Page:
Dr. E. Dale Locke and Rev. Trevor Johnston
Sermon series: Grace: the Overwhelming, Never-ending, Reckless Love of God
Week 2: Reconcile: My Part
Link to pdf for printing: 01-13-18
- We celebrated the baptisms of 12 people across the weekend. Each baptismal candidate shared their story of how they came to faith. Briefly share how gave your life to Jesus Christ.
- We invite you to join your church family as we try to memorize Ephesians 2:8-9 over this sermon series: “For it is by grace you have been saved, through faith — and this is not from yourselves, it is the gift of God — not by works, so that no one can boast.” Practice it together with your group now. You can do this!
- We often misunderstand God’s grace, and there seems to be two extremes to the misunderstanding. Some people think we have to earn our way to God by doing good works. This can come from growing up in a home where love was conditional. In this scenario, people often get tired of trying to be “good enough” and so they just quit faith altogether. On the other extreme are people who believe in “cheap grace”. Since we know God is loving and full of grace, these people don’t even try to live God’s way. They just live however they want to and count on getting God’s forgiveness later.
Talk about why each of these extremes is mistaken, and share which of them you tend to fall into more.
- Read 2 Corinthians 5:16-21: So from now on we regard no one from a worldly point of view. Though we once regarded Christ in this way, we do so no longer. 17 Therefore, if anyone is in Christ, the new creation has come: The old has gone, the new is here! 18 All this is from God, who reconciled us to himself through Christ and gave us the ministry of reconciliation: 19 that God was reconciling the world to himself in Christ, not counting people’s sins against them. And he has committed to us the message of reconciliation. 20 We are therefore Christ’s ambassadors, as though God were making his appeal through us. We implore you on Christ’s behalf: Be reconciled to God. 21 God made him who had no sin to be sin for us, so that in him we might become the righteousness of God.
What questions or comments do you have as you read these verses?
Grace comes to us in four movements.
The First Movement is “Grace Before”
- Ephesians 2:8-9 makes it clear that before we even start looking for God or are interested in Him, God pursues us. Think about your own life before you became a Christ-follower, and tell your group about some of the ways you can now recognize God was working in your life to draw you to Himself.
- Read Romans 5:8: But God demonstrates his own live for us in this: While we were still sinners, Christ died for us.
The uniqueness of the Christian faith compared to other world religions is that we don’t have to clean ourselves up before coming to God, and we don’t have to earn our way to God. We can come to Him as we are, because he loves us and died for us, even while we were still sinners.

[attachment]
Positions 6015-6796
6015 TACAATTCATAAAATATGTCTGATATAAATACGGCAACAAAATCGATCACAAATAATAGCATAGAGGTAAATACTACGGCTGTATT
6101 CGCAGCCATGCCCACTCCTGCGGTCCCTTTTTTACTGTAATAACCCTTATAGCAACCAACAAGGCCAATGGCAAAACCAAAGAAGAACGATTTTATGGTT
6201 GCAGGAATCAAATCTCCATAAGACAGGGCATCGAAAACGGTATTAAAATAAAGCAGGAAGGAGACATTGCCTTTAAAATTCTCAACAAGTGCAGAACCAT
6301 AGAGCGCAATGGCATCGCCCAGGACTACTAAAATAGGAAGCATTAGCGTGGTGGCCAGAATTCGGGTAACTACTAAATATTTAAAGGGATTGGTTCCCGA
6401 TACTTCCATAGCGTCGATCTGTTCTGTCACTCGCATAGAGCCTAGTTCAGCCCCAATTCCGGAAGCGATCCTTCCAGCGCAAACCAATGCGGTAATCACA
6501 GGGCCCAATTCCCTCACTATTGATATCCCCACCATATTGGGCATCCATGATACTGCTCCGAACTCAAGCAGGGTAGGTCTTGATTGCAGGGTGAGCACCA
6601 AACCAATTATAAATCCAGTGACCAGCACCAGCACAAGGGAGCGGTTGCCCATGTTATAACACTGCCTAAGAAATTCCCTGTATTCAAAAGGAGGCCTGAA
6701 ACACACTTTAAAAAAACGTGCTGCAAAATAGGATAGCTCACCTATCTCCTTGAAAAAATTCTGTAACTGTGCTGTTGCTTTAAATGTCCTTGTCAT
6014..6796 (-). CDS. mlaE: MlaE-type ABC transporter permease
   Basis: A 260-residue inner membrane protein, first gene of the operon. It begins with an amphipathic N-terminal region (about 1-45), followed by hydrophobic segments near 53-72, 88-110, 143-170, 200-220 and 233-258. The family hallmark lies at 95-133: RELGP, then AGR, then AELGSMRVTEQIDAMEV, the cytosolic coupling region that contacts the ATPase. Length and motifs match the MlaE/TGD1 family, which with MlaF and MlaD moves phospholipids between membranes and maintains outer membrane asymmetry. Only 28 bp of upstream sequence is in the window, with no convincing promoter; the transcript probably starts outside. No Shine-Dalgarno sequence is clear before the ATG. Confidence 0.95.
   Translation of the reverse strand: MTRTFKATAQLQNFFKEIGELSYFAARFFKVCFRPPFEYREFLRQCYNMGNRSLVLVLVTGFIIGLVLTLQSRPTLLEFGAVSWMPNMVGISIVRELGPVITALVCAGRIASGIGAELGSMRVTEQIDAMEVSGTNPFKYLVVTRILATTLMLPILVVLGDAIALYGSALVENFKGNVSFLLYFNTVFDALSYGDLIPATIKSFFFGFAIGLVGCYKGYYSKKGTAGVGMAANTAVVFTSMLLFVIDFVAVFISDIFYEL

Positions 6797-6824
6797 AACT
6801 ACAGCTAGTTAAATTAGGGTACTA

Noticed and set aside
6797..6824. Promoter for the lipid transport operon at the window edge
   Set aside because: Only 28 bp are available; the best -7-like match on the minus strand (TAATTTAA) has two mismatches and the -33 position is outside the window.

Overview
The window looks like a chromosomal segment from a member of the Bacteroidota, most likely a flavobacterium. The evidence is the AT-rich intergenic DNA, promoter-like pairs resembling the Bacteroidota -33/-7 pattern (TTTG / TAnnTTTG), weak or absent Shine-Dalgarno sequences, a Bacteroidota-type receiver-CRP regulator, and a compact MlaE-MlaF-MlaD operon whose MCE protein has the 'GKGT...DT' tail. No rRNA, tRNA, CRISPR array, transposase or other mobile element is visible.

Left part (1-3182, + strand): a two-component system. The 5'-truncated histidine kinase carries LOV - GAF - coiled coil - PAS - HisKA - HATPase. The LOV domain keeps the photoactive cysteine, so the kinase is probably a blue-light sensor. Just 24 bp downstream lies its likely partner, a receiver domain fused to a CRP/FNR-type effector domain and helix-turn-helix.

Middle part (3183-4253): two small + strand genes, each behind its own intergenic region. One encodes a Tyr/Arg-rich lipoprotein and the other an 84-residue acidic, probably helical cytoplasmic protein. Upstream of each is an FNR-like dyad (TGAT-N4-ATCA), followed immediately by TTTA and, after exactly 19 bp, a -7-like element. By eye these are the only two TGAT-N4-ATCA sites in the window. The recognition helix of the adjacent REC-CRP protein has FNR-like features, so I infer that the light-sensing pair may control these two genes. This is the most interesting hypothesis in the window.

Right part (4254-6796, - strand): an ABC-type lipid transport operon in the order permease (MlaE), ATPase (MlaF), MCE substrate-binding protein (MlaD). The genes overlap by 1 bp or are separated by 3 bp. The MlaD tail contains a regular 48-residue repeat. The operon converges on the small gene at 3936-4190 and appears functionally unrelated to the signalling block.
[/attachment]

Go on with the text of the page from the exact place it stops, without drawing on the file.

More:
Second Movement: Grace Enough
- The second movement of grace is described in 2 Corinthians 5:17. It’s where we take a step to accept God’s grace into our lives. If we don’t respond to God’s grace, we won’t be able to fully experience God’s grace. Look at verse 17. What does it mean to be “in Christ,” and how does a person get there?
- Reconcile = To be made right in relationship; to restore
Reconciliation is a biblical word that reminds us that – even though God created the world perfect with complete relational harmony between people and between us and God – now in our current world, things are broken and need repair. What signs of that brokenness do you see in our world?
- Paul tells us in 2 Corinthians 5:18 that God has given us – his followers – the ministry of reconciliation. It’s MLK weekend when we remember how Martin Luther King, Jr. dedicated his life to seeking to bring about racial reconciliation in our country. Abraham Lincoln spoke about how our nation began by declaring that “all men are equal” – but he confessed, even back then, that we haven’t really lived out that ideal. God’s desire is that His followers would be part of bringing reconciliation – of all kinds – into our world and certainly into our church family. Name some practical ways you could be a reconciler at church and in our world.
- John Paul Lederach, in his book Reconcilewrote about four behaviors that are opposed to our God-given ministry of reconciliation.
- Whenever we act superior
- Whenever we dehumanize
- Whenever we divide
- Whenever we lack integrity
Talk about these together with your group. And if you’re willing, share where you feel God’s conviction regarding any of these 4 points.
- If your political position ever comes into conflict with your faith, your faith in God must win – every time. Every political party has some ideas that are in line with the Christian faith, and some ideas that are not in line with what God wants in this world.
Paul writes in 2 Corinthians 5:20-21, “We are therefore Christ’s ambassadors, as though God were making his appeal through us. We implore you on Christ’s behalf: Be reconciled to God. God made him who had no sin to be sin for us, so that in him we might become the righteousness of God.”
Pastor Dale shared how he seeks to be a reconciler in his own life. What are some ways you have been a reconciler in the past? Consider how you could be more of a reconciler than you have been in the past and talk about that.